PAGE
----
Pros and Cons of LMS developed in-house

The main attraction of developing your own corporate learning management system in-house is that you can build it exactly as you want it instead of having to compromise. This would give you the ideal LMS, but how practical is it to build your own system and what are the business consequences?

Pros of building your own LMS

Matches your specification – Your own LMS can include all the features you want and none of those you don’t want.

Cost – The initial cost of building your LMS can be much lower than purchasing one if you have skilled IT people and you use your own code or free open-source software.

Integration – If you already operate legacy systems built with the same software, e.g. WordPress, you can bolt your LMS on to your existing systems and integrate it with them.

Cons of building your own LMS

Speed – Developing your own LMS is likely to take a lot more time than if you purchase it.

Cost – Even if you have IT and learning and development staff with the relevant skills, the cost of their time needed to develop the LMS will be considerable. Also, while your own code or open source software is free, extra modules, plug-ins, add-ons or customisations could create significant additional expense. If the system you specify does not work, you could have the additional cost of unplanned customisation to make it work. You also have no idea what additional modifications will be required to keep your LMS working in the future when new releases of the open source software are released or when operating systems, such as Windows, are upgraded.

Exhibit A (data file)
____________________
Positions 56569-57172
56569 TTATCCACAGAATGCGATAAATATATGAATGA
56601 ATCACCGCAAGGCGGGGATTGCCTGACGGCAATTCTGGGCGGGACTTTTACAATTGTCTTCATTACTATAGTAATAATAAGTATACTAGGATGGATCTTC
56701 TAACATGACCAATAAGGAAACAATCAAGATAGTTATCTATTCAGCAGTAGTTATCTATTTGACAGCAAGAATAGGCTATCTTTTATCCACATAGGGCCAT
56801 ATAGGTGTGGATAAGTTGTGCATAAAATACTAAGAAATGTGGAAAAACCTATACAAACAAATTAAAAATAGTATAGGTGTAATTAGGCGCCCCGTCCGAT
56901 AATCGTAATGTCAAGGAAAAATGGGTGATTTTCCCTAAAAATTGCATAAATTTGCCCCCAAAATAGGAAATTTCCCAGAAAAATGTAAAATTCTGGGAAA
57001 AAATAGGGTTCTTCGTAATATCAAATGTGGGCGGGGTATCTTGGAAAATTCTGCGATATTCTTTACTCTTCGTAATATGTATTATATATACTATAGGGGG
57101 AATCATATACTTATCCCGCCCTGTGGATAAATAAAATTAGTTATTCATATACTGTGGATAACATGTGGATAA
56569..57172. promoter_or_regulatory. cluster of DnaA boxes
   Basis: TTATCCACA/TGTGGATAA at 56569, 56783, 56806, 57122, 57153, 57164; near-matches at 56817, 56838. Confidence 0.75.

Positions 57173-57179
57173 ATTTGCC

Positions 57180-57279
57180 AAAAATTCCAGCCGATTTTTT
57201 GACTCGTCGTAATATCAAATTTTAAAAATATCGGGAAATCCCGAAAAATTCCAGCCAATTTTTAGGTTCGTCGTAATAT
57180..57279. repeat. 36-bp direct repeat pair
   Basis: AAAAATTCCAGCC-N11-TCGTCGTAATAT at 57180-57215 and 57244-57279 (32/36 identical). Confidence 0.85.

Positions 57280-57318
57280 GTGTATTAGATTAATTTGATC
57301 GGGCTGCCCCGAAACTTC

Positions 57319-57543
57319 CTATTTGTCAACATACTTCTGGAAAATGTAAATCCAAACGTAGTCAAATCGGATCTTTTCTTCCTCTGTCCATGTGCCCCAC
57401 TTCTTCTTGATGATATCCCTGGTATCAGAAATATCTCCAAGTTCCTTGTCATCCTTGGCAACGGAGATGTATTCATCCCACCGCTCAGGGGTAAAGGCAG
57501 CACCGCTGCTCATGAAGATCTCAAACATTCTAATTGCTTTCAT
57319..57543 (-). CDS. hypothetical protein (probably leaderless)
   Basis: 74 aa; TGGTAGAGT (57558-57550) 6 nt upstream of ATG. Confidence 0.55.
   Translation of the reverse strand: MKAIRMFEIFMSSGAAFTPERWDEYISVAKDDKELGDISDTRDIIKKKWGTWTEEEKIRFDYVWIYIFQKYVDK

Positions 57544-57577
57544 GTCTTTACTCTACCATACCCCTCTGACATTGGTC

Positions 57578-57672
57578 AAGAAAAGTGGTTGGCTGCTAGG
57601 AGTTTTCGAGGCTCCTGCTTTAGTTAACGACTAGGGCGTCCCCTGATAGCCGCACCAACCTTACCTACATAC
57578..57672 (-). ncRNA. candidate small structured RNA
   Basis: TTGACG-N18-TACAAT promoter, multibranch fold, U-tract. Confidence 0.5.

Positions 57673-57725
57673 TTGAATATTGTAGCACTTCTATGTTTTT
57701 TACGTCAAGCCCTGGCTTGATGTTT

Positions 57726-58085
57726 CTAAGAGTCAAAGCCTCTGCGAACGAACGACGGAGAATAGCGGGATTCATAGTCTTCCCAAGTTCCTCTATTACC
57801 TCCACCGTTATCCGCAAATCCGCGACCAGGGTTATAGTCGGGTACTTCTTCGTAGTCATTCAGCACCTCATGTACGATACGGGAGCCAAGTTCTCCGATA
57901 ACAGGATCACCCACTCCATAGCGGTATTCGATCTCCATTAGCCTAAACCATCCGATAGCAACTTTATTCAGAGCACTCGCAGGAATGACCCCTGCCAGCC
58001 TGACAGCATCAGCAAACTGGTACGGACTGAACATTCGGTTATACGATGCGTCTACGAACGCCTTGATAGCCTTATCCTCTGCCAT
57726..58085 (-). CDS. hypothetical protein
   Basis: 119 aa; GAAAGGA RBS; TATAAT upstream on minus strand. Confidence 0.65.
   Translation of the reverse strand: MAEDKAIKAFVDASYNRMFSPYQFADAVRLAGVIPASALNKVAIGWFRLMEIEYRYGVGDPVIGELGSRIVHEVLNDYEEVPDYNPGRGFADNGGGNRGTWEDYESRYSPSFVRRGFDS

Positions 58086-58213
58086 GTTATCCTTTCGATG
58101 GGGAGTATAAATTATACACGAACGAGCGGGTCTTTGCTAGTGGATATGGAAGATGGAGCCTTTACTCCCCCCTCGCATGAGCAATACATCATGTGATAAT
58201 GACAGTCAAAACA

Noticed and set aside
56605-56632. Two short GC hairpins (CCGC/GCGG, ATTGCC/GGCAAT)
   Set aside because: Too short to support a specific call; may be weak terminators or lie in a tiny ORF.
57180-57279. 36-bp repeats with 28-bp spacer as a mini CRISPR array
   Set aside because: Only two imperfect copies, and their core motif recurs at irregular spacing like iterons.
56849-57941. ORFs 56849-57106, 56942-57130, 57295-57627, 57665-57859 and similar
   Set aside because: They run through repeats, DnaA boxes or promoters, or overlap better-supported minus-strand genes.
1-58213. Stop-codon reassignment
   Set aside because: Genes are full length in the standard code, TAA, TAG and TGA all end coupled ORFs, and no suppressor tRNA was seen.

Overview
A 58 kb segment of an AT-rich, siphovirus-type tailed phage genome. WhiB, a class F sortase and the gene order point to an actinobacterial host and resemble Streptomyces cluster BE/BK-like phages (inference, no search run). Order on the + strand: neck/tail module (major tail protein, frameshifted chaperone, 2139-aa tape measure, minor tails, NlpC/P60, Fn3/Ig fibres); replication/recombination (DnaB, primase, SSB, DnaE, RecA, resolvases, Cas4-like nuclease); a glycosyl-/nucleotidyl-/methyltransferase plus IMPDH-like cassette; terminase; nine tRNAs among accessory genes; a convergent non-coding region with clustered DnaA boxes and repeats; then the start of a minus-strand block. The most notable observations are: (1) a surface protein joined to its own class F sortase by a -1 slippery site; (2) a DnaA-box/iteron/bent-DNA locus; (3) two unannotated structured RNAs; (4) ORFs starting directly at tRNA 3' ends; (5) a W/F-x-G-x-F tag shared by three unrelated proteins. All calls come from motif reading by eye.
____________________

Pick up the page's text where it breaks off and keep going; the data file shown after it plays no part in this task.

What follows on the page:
IT capability – Operating your own LMS will require you to employ staff with the skills and knowledge to maintain it. You need to ensure that all development work is fully documented, especially where you have only one staff member with the required expertise, so that you could still maintain your system if key IT staff leave your organisation.

Complexity and future development – Is your organisation an IT company that works with complex systems? If not, does it have the depth and breadth of IT expertise necessary to develop, modify, integrate and manage all the technologies used by an LMS? Is it capable of working with developing technologies such as artificial intelligence (AI) and virtual reality? If not, your LMS could cease to deliver the results you need when these technologies become widely adopted, making it obsolete.

Conclusion

Building an in-house LMS requires a massive commitment of resources, not just now but in the future, and the business implications of this need to be considered just as much as technical requirements.

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